A look at England's hugely disappointing World Cup campaign.

    The 2015 ICC Cricket World Cup was supposed to be the turning point for English cricket but once again they failed to live up to any form of expectations.

    Removing Alastair Cook as captain and installing Eoin Morgan as the man to take England forward in the World Cup in Australia and New Zealand was meant to have a galvanising effect. A positive performance at the World Cup would allow the side to build momentum going into the series against the West Indies and New Zealand later in the year.

    However, it was not meant to be and England crashed out at the group stage returning home with their tails firmly between their legs. So what went wrong? Here is our look back at another calamitous World Cup campaign.


    Renewed optimism

    England arrived in Australia with a renewed sense of optimism and looking to make a fresh start. Alastair Cook's disastrous reign as captain was at an end as selectors removed him from his position. The disappointing 5-2 series defeat to Sri Lanka was the final straw for Cook and Eoin Morgan replaced him as the man to take England to the World Cup.

    The pre-tournament International Triangular Series against Australia and India provided some further hope that England could perform on the big stage again. Two resounding victories over India boosted confidence and despite a final defeat to the hosts, the squad looked more buoyant.

    The batting of Joe Root and Moeen Ali provided some cause for optimism but this was all set to evaporate into the ether within six days of the World Cup starting.


    Outplayed, out-thought

    England's campaign began with a showpiece match against hosts Australia at the famous Melbourne Cricket Ground. It would prove to be the first real acid test of their credentials but Morgan's men wilted under the pressure. Unable to cope with the batting of Aaron Finch, who scored 135, England were left chasing 342 for nine.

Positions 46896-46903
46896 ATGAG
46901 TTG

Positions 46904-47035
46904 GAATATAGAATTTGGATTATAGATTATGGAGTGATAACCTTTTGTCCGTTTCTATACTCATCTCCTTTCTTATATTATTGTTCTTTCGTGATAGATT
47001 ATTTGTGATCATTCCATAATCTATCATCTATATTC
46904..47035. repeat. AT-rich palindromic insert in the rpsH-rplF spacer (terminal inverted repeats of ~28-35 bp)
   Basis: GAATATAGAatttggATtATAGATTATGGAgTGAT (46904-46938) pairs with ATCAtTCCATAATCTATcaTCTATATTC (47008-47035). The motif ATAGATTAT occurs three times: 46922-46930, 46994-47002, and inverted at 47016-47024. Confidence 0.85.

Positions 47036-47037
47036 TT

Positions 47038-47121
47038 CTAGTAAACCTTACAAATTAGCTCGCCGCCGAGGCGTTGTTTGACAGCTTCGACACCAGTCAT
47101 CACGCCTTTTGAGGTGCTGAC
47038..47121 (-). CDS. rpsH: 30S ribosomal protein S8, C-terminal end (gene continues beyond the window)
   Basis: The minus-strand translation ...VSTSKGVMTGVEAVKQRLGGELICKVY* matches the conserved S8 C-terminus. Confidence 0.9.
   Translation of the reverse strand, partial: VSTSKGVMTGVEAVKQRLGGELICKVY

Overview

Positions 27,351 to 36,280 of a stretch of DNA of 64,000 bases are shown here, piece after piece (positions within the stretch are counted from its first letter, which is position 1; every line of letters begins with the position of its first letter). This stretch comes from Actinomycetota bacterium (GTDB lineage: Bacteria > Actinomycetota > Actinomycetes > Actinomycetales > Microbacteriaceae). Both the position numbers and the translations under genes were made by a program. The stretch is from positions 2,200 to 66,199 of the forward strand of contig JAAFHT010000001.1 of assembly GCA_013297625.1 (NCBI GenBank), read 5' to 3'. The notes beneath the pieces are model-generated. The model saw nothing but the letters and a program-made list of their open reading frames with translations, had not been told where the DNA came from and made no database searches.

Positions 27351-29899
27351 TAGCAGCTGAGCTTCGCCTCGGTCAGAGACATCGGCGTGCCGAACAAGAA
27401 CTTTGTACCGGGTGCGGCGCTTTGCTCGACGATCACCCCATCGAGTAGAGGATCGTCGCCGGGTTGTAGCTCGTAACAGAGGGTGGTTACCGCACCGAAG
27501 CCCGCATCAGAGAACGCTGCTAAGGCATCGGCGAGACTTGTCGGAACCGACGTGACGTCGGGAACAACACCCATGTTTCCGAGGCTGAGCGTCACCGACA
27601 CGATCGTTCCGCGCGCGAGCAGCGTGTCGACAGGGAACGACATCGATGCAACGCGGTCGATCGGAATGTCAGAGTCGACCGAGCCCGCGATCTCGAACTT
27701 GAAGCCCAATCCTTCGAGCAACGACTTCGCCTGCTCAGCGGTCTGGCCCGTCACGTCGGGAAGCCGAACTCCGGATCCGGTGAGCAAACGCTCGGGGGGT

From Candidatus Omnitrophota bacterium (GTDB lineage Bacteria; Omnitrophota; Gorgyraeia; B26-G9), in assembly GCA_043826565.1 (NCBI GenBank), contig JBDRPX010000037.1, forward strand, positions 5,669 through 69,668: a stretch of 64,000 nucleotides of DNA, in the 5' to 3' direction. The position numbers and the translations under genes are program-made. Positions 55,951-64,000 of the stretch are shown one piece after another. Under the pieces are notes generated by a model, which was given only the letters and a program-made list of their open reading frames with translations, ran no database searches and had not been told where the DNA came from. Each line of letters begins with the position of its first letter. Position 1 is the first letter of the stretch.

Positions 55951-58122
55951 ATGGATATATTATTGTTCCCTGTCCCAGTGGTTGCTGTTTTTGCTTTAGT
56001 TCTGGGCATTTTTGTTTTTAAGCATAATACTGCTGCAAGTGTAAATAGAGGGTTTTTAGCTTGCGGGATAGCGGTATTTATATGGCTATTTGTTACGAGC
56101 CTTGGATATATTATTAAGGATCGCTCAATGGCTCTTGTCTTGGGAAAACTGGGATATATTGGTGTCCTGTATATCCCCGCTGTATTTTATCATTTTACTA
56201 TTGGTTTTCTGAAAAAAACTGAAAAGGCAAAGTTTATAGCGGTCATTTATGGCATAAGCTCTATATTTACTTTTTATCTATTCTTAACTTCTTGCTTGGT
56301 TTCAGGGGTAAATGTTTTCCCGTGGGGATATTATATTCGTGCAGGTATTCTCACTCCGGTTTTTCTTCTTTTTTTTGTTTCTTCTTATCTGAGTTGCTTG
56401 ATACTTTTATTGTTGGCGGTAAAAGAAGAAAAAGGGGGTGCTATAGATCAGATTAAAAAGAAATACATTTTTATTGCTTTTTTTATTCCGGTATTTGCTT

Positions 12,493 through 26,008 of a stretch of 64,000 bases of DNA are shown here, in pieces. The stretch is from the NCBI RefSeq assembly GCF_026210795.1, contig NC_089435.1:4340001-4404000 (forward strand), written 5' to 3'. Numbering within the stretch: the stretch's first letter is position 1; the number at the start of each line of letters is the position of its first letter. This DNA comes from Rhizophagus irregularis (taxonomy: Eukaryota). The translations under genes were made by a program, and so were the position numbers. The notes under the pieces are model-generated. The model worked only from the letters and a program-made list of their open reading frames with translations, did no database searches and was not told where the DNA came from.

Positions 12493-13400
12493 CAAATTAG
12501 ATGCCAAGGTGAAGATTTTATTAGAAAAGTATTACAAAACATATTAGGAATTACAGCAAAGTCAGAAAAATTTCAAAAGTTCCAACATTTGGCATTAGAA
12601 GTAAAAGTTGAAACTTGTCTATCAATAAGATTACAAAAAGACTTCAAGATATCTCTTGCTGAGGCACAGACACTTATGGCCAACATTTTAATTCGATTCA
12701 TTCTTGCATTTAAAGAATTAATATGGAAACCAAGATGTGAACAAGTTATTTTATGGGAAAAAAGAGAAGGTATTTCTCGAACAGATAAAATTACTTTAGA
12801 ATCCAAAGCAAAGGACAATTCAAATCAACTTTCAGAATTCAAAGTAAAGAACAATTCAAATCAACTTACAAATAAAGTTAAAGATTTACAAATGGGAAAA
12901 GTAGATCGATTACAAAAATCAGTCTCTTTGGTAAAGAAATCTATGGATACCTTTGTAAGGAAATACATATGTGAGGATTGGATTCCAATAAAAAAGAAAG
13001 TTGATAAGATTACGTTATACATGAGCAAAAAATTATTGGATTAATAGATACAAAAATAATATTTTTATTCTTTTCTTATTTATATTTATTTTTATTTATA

Only James Taylor was able to post a respectable score of 98 not out but England crumbled and lost by 111 runs. While the Australia defeat may have been expected, no-one could have foreseen the shambles against New Zealand six days later. At a packed Wellington Regional Stadium, England's batting order collapsed.

    New Zealand bowler Tim Southee became only the fourth man to take seven wickets in a World Cup match as he tore through England's meek batting. Southee came off the pitch with a record of 7-33 as the visitor's final seven wickets fell for just 19 runs. The hosts made light work of England's 123 and reached the total within 12.2 overs.

    A 119-run win over Scotland papered over the cracks somewhat before the alarm bells began ringing once again when they faced Sri Lanka in Wellington. Posting a score of 309 for six, it was a much better innings from England's batters, with Joe Root making 121, but it was the bowling that would this time be their downfall.

    Sri Lanka made light work of the total with Lahiru Thirimanne and Kumar Sangakkara in inspired form. Thirimanne hit an unbeaten 139 while Sangakkara hit 117 not out as England's score was eliminated with 16 balls to spare and with the loss of just one wicket. Morgan's men's hopes of securing a place in the knockout phase now hung by a thread as they headed into a crunch match against Bangladesh.

    In a pulsating match in Adelaide, England needed 276 but despite the efforts of Jos Buttler who smashed 65 runs off just 52 balls they were unable to match it and were all out for 260. It meant they exited at the group stages for the third time in five World Cups.


    What now?

    Commenting after the Bangladesh match, Morgan said: "I'm gutted at the moment. There'll be an inquest over the next few weeks as to what happened and what went wrong. Then we'll go from there."

    England need to regroup and fast. Following their exit from the World Cup they face a tour of the West Indies which will include a Test series against the Windies. A further Test series against New Zealand is the prelude to the 2015 Ashes against Australia.

    They need a huge response against the Aussies if they are to banish the memory of the embarrassing whitewash defeat in last year's series.



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